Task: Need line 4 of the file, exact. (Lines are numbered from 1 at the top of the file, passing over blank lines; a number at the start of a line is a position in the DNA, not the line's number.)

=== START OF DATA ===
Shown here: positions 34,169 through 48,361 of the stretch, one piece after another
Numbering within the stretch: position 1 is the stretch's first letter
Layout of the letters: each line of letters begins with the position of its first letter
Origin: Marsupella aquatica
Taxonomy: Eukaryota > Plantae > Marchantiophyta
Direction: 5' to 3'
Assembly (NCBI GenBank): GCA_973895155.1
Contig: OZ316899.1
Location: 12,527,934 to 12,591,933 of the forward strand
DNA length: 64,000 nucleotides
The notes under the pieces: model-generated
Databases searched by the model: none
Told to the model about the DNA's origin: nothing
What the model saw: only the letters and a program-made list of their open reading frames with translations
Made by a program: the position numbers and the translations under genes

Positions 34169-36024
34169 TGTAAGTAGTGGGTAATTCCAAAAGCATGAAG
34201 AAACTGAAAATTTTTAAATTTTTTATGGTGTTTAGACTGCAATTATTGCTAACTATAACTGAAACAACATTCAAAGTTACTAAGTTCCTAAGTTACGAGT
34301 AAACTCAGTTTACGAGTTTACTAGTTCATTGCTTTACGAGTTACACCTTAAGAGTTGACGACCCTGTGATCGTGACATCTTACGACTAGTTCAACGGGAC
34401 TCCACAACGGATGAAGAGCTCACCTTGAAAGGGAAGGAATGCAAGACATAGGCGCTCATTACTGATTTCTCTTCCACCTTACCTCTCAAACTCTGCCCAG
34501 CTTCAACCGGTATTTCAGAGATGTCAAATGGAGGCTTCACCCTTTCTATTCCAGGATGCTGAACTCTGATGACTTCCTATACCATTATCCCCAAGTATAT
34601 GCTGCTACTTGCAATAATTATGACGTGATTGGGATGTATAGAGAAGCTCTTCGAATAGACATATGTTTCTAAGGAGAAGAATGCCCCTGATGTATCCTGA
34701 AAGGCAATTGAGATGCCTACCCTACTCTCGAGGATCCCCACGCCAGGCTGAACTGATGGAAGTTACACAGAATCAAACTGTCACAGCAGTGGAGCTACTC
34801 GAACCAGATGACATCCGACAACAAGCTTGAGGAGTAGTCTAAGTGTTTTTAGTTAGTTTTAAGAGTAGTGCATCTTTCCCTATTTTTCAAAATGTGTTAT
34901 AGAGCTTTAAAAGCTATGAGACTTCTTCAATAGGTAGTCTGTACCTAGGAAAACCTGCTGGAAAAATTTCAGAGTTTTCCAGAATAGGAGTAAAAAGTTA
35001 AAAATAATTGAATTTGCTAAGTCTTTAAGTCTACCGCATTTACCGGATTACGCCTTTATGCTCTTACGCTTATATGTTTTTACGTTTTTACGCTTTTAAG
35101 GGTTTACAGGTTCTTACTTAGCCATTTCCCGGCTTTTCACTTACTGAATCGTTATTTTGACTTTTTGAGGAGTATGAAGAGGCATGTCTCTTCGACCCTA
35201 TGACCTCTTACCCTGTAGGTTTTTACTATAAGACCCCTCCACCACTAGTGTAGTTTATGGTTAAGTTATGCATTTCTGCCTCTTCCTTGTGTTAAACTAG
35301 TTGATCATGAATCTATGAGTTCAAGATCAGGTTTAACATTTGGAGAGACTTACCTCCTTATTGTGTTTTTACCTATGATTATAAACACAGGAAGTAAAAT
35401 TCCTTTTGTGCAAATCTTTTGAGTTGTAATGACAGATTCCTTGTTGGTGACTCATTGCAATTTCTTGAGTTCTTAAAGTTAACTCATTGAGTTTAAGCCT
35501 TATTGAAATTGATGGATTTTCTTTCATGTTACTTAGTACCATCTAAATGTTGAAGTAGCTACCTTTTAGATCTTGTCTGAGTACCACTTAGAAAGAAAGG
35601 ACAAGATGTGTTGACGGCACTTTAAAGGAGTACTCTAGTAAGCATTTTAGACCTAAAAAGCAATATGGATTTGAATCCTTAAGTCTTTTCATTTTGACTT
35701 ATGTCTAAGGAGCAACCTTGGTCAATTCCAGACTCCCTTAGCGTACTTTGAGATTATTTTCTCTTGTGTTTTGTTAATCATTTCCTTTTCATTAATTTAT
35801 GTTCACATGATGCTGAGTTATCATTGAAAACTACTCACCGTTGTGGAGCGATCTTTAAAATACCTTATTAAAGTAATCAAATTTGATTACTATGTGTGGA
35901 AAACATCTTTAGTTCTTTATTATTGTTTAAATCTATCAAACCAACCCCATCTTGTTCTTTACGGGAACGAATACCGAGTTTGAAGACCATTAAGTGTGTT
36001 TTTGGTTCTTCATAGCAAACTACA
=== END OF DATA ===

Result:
Origin: Marsupella aquatica